Bubba Watson missed the cut Friday at the European Tour’s Alstom French Open, suggesting fan behavior and poor security contributed to his disappointing performance.
Watson shot a 3-over 74 in the second round for a 6-over 148 total on the Albatross Course at Le Golf National, where the 2018 Ryder Cup will be played, and was 16 shots behind 36-hole leader James Morrison.
2011 ALSTOM FRENCH OPEN
The Alstom French Open is played at Le Golf National, which recently was selected to host the 2018 Ryder Cup.
“It’s not a normal tournament,” Watson said. “There’s cameras, there’s phones, there’s everything. There’s no security. I don’t know which holes to walk through. There’s no ropes.”
Watson has won two titles this year but this was his first appearance in Europe. He was apparently affected by the permissive culture in France that allows spectators to snap photos and record videos during play.
“I’m not used to that,” Watson said. “I’m not saying it’s bad. It’s just something I’m not used to, I’m not comfortable with. It’s very strange to me. Just very uncomfortable.”
The American lefty complained that the rules were not respected by the fans.
“Every tee says ‘no phones, no video cameras’ and on every tee there’s hundreds,” Watson said.
Tournament Director David Probyn was disappointed for Watson but hopes that he will come back, saying the player would be welcome.
“It’s a shame Bubba has felt that way,” Probyn said. “I’m absolutely sure that other players have been put off by it … but I haven’t had any other complaint this week.”
Probyn disagreed with Watson’s comments on security issues. However, he acknowledged the culture on the European Tour was different from its American counterpart.
“Every fairway is roped. We’ve got marshals on every hole,” Probyn said. “It’s probably true to say that we do not use professional security in the same way as they do on the PGA Tour.”
He also said the European Tour was trying to adapt to spectators using mobile phones and other gadgets on a daily basis.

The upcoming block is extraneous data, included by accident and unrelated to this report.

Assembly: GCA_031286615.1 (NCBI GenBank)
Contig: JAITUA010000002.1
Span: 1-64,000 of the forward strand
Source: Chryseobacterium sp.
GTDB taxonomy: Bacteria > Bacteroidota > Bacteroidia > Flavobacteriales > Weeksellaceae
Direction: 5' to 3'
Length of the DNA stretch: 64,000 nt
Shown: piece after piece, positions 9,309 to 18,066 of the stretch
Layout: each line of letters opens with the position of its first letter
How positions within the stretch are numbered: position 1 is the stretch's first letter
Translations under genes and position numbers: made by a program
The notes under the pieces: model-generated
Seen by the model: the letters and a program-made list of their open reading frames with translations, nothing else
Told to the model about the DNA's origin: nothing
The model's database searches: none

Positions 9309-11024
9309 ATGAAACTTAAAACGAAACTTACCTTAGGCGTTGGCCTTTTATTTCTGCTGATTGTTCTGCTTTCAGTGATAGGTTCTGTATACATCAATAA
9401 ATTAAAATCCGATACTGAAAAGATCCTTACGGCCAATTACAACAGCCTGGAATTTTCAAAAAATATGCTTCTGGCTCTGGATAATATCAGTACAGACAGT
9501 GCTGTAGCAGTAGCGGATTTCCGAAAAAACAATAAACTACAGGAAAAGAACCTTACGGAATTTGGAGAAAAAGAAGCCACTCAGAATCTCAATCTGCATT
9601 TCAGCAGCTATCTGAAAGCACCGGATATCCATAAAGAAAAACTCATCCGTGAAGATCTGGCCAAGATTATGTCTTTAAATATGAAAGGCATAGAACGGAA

“It’s kind of reality wherever you go,” he added. “It is then about educating people. How to use them and where to use them, and that’s something that you’ll see changing over the short to middle term.”
Watson said he came to Europe to experience a new culture.
“The reason to come over here was just to experience it,” Watson said this week before the start of the tournament. “I’ve played on the U.S. Tour the whole time and just wanted to come over here, just to experience a different culture, a different life, a different golf, a different atmosphere.”
But soon Watson felt homesick after carding a 3-over 74 in the first round.
“I miss my home,” Watson said Thursday.
Some of the most famous landmarks in the world apparently didn’t stick with him after touring Paris on Tuesday.
“I don’t know the names of all the things, the big tower, Eiffel Tower, an arch (Arc de Triomphe), whatever I rode around in a circle,” he said. “And then what’s that -- it starts with an ‘L’ -- Louvre, something like that. One of those.”
After saying it might be his last time playing in Europe, Watson said he would play the British Open in two weeks. He wasn’t sure if he would fulfill his commitment to play the Scandinavian Masters in Sweden.
“I’ll play the British Open because it’s a major, that’s the only reason,” Watson said. “I’m going to go sightseeing real quick and then probably sightsee tomorrow (and) get home as fast as possible.”
At the top of the leaderboard, Morrison of England shot a 5-under 66 Friday to take a one-shot lead.
Richard Green of Australia had a 68 to slip into second place. Mark Foster shot a bogey-free 68 to move to third, four strokes behind Morrison’s total of 132.
Along with Watson, Peter Hanson (147), Francesco Molinari (149), Pablo Larrazabal (149) and defending champion Miguel Angel Jimenez (150) were among the players who failed to make the cut.
Morrison made par on his first 10 holes before a string of five birdies in seven holes to move four strokes ahead of overnight leaders Green and Graeme Storm. Green made three consecutive birdies on his back nine to overtake Morrison, but a double bogey on the seventh hole cost him the lead.
Martin Kaymer of Germany stayed in contention with a 69 for a share of 14th place. The 2009 winner had six birdies but also dropped four shots.
Jimenez had a nightmarish round despite an eagle and a birdie, making a quadruple bogey on No. 13 and six bogeys.
Morrison leads two days after he nearly pulled out because of illness. The 26-year-old has suffered from Crohn's Disease -- an intestinal inflammation -- for the past decade and it flared up again at the start of the week.
"I almost drove home Wednesday morning, but I've had some steroids and it's calming me down," Morrison said.
"It's something I've been used to dealing with on a daily basis," he added. "I'm feeling a little bit drained, but I play better with that because I don't have expectations. I feel a bit worse for wear and just stroll through the day."
Morrison had missed his last four cuts and last July crashed out by eight shots here, but covered the front nine in a 5-under 31 to take over at the top.
Joint overnight leader Green then reached 11 under, but a double-bogey 6 on the seventh meant they swapped places again. Storm, the other player to start with a 65, came to grief with a quadruple-bogey 8 on the 18th, hitting two balls into the lake short of the green.